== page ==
ARENT VAN CURLER & THE FLATTS

History, Archaeology & Art Illuminate a Life on the Hudson

A Mohawk?

Van Curler’s relations with the Mohawks were critical to the success of the Flatts when he returned from Amsterdam. In 1644, Johannes Megapolensis, the dominie of Rensselaerswijck, published a pamphlet about them titled “A Short Account of the Mohawk Indians.”  A later edition included the above engraving, leading to the Indian’s identification as a Mohawk.  Scholars today believe the image is derived from a 1645 original by Wencelaus Hollar and probably represents a Munsee.  The earliest confirmed image of a Mohawk dates from the mid-eighteenth century.

Life at the Flatts


“Corlaer (a considerable Man among the Dutch) … had a mighty influence over the Indians, and it is from him that all the Governors of New York are called Corlaer by the Indians to this day.”

- New York Governor Cadwallader Colden in The History
of the Five Indian Nations, 1727 

Before Arent could sail, Van Rensselaer died.  When Arent reached Amsterdam in 1644, Van Rensselaer's 18-year old son Johannes had succeeded him.  Meeting the new patroon and the guardians managing his affairs, Arent realized many decisions lay ahead for the Colonie that demanded his first-hand knowledge.  The visit he planned as brief would not be.  He sent for his bride Anthonia.  The couple would not return to New Netherland for three years.  Before they boarded ship, Johannes granted Arent a six-year lease to the Flatts.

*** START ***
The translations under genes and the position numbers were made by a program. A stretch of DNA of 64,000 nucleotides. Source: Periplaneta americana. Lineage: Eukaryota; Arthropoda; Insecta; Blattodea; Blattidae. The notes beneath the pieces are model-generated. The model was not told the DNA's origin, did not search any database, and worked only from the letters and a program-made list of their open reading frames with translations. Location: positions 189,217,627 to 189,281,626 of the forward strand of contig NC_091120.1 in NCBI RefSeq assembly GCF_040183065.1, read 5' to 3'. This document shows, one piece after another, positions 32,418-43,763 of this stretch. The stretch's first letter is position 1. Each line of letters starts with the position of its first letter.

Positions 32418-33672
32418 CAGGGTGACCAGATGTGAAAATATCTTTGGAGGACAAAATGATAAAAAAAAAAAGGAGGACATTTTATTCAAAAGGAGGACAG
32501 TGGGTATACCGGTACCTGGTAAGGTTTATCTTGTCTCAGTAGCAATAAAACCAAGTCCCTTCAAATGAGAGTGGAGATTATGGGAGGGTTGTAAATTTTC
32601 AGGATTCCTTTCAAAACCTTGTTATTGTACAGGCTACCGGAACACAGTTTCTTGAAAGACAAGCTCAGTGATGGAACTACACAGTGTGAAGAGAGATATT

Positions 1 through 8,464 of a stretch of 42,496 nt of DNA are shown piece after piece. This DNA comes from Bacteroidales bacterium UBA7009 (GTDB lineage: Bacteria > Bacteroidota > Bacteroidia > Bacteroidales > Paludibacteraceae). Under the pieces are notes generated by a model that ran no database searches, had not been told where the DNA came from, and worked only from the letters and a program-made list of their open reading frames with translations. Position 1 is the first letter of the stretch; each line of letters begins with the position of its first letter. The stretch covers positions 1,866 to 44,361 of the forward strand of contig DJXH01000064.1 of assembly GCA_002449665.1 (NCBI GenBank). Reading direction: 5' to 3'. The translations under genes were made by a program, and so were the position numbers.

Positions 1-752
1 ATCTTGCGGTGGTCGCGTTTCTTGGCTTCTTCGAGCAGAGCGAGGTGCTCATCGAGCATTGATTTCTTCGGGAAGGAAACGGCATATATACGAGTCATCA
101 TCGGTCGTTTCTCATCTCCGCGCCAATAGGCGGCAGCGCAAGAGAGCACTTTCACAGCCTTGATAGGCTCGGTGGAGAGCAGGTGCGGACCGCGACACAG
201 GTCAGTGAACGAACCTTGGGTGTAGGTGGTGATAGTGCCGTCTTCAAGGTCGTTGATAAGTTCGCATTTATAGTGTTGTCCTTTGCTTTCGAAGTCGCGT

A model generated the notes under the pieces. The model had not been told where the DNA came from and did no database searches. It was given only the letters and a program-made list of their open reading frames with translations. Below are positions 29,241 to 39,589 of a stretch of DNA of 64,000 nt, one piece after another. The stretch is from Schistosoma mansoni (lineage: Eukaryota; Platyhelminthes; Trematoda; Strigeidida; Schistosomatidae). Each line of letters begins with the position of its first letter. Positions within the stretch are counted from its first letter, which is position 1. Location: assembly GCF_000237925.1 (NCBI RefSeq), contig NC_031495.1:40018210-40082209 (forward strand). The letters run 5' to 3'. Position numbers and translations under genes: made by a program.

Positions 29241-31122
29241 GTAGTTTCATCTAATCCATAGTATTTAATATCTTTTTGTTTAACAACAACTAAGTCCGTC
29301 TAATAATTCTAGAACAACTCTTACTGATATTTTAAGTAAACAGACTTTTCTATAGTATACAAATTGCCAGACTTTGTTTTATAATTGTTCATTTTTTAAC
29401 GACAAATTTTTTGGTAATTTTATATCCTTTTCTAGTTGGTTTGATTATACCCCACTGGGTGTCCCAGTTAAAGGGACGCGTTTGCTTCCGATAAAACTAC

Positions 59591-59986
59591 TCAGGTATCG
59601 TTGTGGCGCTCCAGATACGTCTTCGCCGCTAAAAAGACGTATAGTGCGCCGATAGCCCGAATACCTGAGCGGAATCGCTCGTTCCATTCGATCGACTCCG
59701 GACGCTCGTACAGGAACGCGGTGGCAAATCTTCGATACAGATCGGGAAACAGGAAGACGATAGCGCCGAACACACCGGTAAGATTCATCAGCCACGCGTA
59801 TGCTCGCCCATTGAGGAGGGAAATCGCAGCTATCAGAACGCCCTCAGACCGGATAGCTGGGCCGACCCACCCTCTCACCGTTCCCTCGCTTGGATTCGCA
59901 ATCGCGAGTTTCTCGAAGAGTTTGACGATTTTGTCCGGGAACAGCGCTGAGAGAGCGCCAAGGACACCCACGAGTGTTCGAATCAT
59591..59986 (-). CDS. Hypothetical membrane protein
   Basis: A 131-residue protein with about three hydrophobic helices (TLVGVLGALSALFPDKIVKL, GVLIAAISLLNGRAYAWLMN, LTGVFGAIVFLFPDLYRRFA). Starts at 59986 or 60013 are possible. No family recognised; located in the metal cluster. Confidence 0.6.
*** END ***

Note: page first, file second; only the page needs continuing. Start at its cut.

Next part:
Over the next decade, Arent developed the Flatts farm.  He hired laborers for building and other work.  From the Mahicans he bought islands he had coveted for years.  His stallions sired horses prized locally and sold as far away as the Caribbean.  His cows supplied milk, butter and cheese.  His efforts with sheep and pigs were less successful.  Wolves ate the sheep while the pigs escaped to the woods.

Arent continued to cultivate his contacts in the fur trade.  The 1640s were a turbulent time.  Wars waged among the various tribes.  Disease swept through them.  The next decade was little better.  More traders chased a dwindling supply of pelts.  New Englanders encroached from the east.  The French attacked the Mohawks from the north.  But Arent had a rare gift for understanding the native people and treating them as equals.  With his connections in the Netherlands, he delivered the goods they wanted.  Amid the turmoil he prospered.

The youth who arrived at eighteen grew into an affluent burgher.  Arent bought property in the growing community of Beverwijck west of the Hudson.  He filled his home with jewelry, paintings and fine furniture.  He accepted appointments as a commissioner and a trustee to build a school.

Twice the community sent him to the Mohawks “to renew the former alliance and bond of friendship.”  With so much respect did the Mohawks hold this friend that into the next century they addressed New York Governors as “Brother Corlaer.”

Read Related Documents in Translation:
Grant to Arent van Curler to support builders and workers at the Flatts, November 15, 1649
Appointment of Van Curler to mission to the Mohawks, September 23, 1650
Appointment of Van Curler as Commissioner, January 5, 1651
Record of a Meeting at Fort Orange between Mohawk sachems and several burghers, including Arent van Curler, November 19, 1655
Propositions Made to the Mohawks by delegation including Jeremias van Rensselaer and Arent van Curler, September 24, 1659
Purchase of Beverwijck property by Arent van Curler, March 1, 1661

 


About the New Netherland Institute

For over three decades, NNI has helped cast light on America's Dutch roots. In 2010, it partnered with the New York State Office of Cultural Education to establish the New Netherland Research Center, with matching funds from the State of the Netherlands. NNI is registered as a 501(c)(3) non-profit organization. Contributions are tax-deductible to the extent permitted by law. More

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